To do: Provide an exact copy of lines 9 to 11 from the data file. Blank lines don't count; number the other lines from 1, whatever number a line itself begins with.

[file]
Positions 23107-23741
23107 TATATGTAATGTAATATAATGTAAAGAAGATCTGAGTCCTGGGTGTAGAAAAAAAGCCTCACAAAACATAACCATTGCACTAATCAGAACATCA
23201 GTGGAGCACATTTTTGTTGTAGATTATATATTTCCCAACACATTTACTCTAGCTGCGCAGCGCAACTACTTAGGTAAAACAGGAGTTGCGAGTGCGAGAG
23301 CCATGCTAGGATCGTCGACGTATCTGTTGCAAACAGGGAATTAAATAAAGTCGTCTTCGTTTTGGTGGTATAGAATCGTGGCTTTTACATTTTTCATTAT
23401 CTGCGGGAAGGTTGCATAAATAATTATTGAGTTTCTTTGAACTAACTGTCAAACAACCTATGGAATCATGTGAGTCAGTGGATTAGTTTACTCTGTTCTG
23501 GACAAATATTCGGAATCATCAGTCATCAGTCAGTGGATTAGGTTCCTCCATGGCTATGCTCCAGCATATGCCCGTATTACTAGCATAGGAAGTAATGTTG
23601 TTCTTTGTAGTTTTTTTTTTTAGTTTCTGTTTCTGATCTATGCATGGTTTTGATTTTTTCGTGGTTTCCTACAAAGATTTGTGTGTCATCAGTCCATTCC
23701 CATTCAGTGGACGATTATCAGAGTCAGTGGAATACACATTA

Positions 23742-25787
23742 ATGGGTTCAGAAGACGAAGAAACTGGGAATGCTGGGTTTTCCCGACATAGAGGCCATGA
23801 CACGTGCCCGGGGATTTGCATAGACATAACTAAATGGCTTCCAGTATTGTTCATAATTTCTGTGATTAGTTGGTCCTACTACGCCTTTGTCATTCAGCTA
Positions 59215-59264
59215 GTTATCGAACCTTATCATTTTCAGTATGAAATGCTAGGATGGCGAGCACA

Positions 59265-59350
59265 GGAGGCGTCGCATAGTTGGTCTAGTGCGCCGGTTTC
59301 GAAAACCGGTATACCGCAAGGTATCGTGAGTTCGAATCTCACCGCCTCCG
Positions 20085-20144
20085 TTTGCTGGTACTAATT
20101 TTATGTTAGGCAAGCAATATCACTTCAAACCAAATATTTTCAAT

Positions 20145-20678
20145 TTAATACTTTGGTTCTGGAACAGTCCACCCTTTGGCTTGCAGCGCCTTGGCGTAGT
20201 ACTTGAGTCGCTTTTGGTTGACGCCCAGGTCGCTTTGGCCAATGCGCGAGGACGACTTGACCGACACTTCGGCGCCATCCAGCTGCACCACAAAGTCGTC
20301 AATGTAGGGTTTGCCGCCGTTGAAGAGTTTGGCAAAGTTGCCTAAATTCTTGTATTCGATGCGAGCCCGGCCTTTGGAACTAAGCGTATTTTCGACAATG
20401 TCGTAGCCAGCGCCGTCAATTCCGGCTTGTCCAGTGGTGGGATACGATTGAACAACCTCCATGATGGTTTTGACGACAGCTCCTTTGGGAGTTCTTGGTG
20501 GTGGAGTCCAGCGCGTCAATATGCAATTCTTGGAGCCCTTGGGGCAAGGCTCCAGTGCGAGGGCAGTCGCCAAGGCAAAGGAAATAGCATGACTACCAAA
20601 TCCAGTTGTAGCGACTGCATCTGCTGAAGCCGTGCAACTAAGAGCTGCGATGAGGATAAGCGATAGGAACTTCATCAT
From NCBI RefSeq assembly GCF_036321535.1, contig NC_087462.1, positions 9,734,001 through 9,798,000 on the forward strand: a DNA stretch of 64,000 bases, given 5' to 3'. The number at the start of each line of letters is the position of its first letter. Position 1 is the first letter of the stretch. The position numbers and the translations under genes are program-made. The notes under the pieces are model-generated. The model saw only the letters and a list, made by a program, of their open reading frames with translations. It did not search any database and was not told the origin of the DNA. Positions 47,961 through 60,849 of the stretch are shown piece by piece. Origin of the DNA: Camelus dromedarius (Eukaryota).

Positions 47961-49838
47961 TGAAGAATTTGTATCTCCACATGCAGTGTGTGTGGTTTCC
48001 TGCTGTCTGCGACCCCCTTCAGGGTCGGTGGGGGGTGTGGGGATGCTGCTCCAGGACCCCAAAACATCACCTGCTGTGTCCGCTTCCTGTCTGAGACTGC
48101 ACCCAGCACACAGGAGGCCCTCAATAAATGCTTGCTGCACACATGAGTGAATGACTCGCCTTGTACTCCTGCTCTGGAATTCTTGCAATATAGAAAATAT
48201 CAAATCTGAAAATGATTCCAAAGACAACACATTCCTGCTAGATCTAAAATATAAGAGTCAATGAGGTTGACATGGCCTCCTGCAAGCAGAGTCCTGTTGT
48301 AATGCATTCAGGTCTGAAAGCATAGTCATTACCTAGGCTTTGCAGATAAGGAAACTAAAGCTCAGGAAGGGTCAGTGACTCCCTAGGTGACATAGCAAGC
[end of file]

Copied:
Positions 23742-25787
23742 ATGGGTTCAGAAGACGAAGAAACTGGGAATGCTGGGTTTTCCCGACATAGAGGCCATGA
23801 CACGTGCCCGGGGATTTGCATAGACATAACTAAATGGCTTCCAGTATTGTTCATAATTTCTGTGATTAGTTGGTCCTACTACGCCTTTGTCATTCAGCTA